When the U.S. Supreme Court overturned the landmark Roe v. Wade ruling last June, many feared that abortion bans would jeopardize the health of pregnant women.
Several months later, a conservative group known as the Alliance Defending Freedom sued the U.S. Food and Drug Administration to reverse their decades-old approval of the abortion pill mifepristone, claiming lingering safety concerns over the medication.
But a new study of more than 39,000 Canadian women shows that both medical (pill-based) and surgical first-trimester abortions are safe and effective, although there were slightly more complications seen with medical abortion, the study showed.
Medical abortion involves two drugs that can end an early pregnancy: mifepristone and misoprostol. Mifepristone blocks the hormone progesterone, which is needed for pregnancy, and the misoprostol brings on cramping and bleeding to empty the uterus.
“Adverse effects are infrequent following both early procedural [surgical] and early medical abortion,” said Dr. Christine Laine, senior vice president of the American College of Physicians. She is also the editor-in-chief of the Annals of Internal Medicine, where the new study was published online Jan. 3.
“While slightly more adverse events occurred following medical abortion, complications were infrequent in this setting where pregnant persons wishing to terminate a pregnancy can get the necessary medication free at an outpatient pharmacy with a prescription from a physician and end the pregnancy safely,” Laine said.
More than half of U.S. abortions are now done using pills rather than surgery, according to information from the Guttmacher Institute, a research group that supports abortion rights.
The FDA just took a big step toward improving access to mifepristone. Drug store chains like CVS and Walgreens can now dispense this medication if they agree to specific rules. Until now, mifepristone could only be dispensed by mail-order pharmacies or certified doctors or clinics.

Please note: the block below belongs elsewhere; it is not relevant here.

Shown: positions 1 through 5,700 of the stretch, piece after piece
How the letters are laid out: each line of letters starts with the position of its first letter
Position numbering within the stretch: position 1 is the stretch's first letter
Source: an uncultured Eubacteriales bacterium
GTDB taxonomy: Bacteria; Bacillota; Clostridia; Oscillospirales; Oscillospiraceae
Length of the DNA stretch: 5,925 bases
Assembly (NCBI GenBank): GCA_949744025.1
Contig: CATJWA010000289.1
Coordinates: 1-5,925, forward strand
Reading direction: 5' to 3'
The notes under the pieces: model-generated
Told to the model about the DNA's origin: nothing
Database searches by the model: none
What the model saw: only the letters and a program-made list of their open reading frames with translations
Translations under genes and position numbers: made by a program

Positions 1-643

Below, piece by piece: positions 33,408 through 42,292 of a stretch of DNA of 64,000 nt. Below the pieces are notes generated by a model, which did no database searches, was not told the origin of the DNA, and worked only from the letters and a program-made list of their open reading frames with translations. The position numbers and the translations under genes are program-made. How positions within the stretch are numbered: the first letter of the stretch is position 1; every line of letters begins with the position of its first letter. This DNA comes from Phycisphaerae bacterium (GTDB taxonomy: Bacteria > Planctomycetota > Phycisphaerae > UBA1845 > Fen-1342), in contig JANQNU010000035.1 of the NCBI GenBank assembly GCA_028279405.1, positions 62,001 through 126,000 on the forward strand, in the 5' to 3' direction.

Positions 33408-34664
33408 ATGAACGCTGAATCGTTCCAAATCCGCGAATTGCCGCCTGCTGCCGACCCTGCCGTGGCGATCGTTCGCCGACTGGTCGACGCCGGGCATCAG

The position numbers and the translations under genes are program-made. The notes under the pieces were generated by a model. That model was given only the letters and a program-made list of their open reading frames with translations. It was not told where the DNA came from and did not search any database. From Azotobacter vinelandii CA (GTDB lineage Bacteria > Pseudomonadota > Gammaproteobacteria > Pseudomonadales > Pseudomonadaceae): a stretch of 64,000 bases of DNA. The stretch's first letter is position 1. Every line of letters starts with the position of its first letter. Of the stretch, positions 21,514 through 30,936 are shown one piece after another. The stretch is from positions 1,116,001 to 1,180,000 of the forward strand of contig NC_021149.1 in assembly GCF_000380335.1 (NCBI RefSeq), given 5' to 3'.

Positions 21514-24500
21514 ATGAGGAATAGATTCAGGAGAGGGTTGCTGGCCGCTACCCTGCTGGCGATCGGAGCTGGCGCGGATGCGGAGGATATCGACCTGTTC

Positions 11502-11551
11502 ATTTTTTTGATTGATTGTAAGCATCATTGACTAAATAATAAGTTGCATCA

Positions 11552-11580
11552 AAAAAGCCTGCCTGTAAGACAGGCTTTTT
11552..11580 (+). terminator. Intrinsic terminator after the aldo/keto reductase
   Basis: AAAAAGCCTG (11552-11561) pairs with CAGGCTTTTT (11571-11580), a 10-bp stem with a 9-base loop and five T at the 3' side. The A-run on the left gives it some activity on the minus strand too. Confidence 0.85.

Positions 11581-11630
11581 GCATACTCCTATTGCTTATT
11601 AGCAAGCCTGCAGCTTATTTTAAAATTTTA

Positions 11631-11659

For the new study, researchers looked at complications among women who underwent a mifepristone-misoprostol medication abortion, an abortion in a clinic, or an abortion in a hospital in Ontario, Canada, from 2017 to 2020.
Severe complications, including the need for a gynecologic procedure, intensive care, bleeding requiring a blood transfusion or infection, occurred in only 3.3 per 1,000 women after medication and 1.8 per 1,000 women after a procedure in a hospital-based clinic, the study showed.
The new study took place in Canada, but both types of abortion can be equally safe in the United States, said Carol Hogue, a professor emeritus of epidemiology at the Rollins School of Public Health of Emory University, in Atlanta.
“Abortion procedures are extremely safe, with a mortality rate in the United States that is comparable to that from common treatments like dental procedures,” said Hogue, who wrote an editorial accompanying the new study.
For comparison, abortion-related deaths were 0.43 per 100,000 procedures from 2013 to 2019, whereas the maternal death rate in 2020 was 23.8 per 100,000 live births, she said.
“If all abortions are denied, maternal mortality would increase by 24% overall and by 39% among non-Hispanic Black women, who have higher rates of unintended pregnancy as well as higher risk of death for a continuing pregnancy,” Hogue said.
The number of pregnant women who die giving birth may decrease with the elimination of existing abortion restrictions, she noted.
The only way to lower abortion rates is to eliminate preventable unintended and unwanted pregnancies, Hogue said. “If all heterosexual couples prevent conception by using the best long-acting reversible contraceptives or permanent contraception, an estimated 80% of unplanned pregnancies and abortions among those couples could be prevented,” she explained.
Unfortunately, many couples can't afford the best methods or live in reproductive health care deserts. The Right to Contraception Act aims to help folks afford and access contraception, she said. This Bill died in the Senate, but may be resurrected in the future.
The Kaiser Family Foundation has up-to-date information on abortion access in the United States.
SOURCES: Carol Hogue, PhD, MD, professor emeritus, epidemiology, Rollins School of Public Health, Emory University, Atlanta; Christine Laine, MD, MPH, editor-in-chief, Annals of Internal Medicine, and senior vice president, American College of Physicians, Philadelphia; Annals of Internal Medicine, Jan. 3, 2023, online